Analysis of the tissue distribution of the mRNA corresponding to this novel DNA showed that expression was highest in stomach, followed by apparent but decreased expression levels in small intestine and pancreas. The EST is also present in lung cDNA libraries. The polypeptide has been designated zsig33.
The novel zsig33 polynucleotides and polypeptides of the present invention were initially identified by querying an EST database for sequences possessing a putative secretion signal. An EST sequence was discovered and predicted to be related to the motilin family. The EST sequence was derived from a fetal pancreatic library.
The novel polypeptide encoded by the full length cDNA is 117 amino acids. The predicted signal sequence is 23 amino acid residues (amino acid residues 1 to 23 of SEQ ID NO: 2). The active peptide was predicted to be 18 amino acid residues (amino acid residues 24 to 41 of SEQ ID NO: 2), with a C-terminal cleavage after amino acid residue 41 of SEQ ID NO: 2 (Ser). However, many of the gut-brain peptides require multiple cleavages. For example, progastrin peptide is 101 amino acids, and is cleaved at the N-terminus resulting in sequentially smaller peptides (G34, G17 and G14) (Sugano et al., J. Biol. Chem. 260:11724-11729, 1985). Other peptides that require multiple processing steps include glucagon, for which C-terminal cleavages result in glucagon-like peptide 1 and glucagon-like peptide 2 and galanin, in which processing involves cleavage of a C-terminal peptide known as GMAP. Therefore, an additional peptide based on cleavage after amino acid 37 of SEQ ID NO: 2 (Gln) was synthesized and resulted in a 14 amino acid peptide with biological activity (from amino acid residue 24 (Gly) to amino acid residue 37 (Gln) of SEQ ID NO: 2).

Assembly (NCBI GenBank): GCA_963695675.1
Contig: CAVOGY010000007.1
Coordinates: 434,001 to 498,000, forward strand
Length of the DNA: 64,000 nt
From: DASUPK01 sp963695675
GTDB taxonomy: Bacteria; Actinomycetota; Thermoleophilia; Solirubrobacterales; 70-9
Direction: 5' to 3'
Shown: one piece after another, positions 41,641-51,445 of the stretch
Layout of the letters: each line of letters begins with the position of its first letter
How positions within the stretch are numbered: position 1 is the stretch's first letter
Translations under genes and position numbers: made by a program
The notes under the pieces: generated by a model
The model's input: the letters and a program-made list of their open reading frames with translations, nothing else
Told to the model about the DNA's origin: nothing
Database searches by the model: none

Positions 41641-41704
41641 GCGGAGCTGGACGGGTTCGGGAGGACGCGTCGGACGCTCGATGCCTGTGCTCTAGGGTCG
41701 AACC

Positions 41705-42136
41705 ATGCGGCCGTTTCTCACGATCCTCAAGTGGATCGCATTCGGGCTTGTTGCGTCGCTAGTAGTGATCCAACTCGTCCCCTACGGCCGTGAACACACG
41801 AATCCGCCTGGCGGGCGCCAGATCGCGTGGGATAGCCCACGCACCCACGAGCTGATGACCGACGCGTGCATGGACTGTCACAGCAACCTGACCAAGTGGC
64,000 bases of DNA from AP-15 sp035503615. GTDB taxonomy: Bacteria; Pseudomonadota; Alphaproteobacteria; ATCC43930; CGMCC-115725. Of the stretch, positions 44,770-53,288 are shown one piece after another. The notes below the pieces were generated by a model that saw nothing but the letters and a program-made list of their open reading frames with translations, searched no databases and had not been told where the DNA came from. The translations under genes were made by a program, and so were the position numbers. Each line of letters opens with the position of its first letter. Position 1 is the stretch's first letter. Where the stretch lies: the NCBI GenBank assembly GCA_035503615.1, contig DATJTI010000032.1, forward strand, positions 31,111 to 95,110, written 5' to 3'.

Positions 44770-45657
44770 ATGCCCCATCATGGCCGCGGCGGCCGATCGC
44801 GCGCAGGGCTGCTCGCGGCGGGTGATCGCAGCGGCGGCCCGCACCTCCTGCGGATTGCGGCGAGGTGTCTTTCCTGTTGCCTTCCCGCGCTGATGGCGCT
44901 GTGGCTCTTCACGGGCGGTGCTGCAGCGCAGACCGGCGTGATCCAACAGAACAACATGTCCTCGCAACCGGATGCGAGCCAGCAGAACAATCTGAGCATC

The C-terminal peptide (amino acid 42 to 117 of SEQ ID NO: 2) may have some specialized activity as well. Processing of the active peptide for motilin (shown in SEQ ID NO: 4) results in a release of a C-terminal peptide of 70 amino acids, amino acid residue 50 (Ser) to amino acid residue 119 (Lys), known as motilin-associated peptide (MAP). Adelman et al., (U.S. Pat. No. 5,006,469) have postulated that MAP plays a role in regulation of digestion, appetite and nutrient absorption.
The highly conserved amino acids in the polypeptide zsig33 can be used as a tool to identify new family members. For instance, reverse transcription-polymerase chain reaction (RT-PCR) can be used to amplify sequences encoding the conserved motif from RNA obtained from a variety of tissue sources. Two such conserved domains have been identified using sequences from the present invention. The first domain is found at amino acid residues 31 to 36 of SEQ ID NO: 2, wherein the motif identified is Glu X Gln Arg X Gln, wherein X is any amino acid residue (shown in SEQ ID NO: 6), and the second domain is found at amino acid residues 78 to 84 of SEQ ID NO: 2, wherein the motif identified is Ala Pro X Asp X Gly lie, wherein X is any amino acid residue (shown in SEQ ID NO: 7). In particular, highly degenerate primers designed from these sequences are useful for this purpose.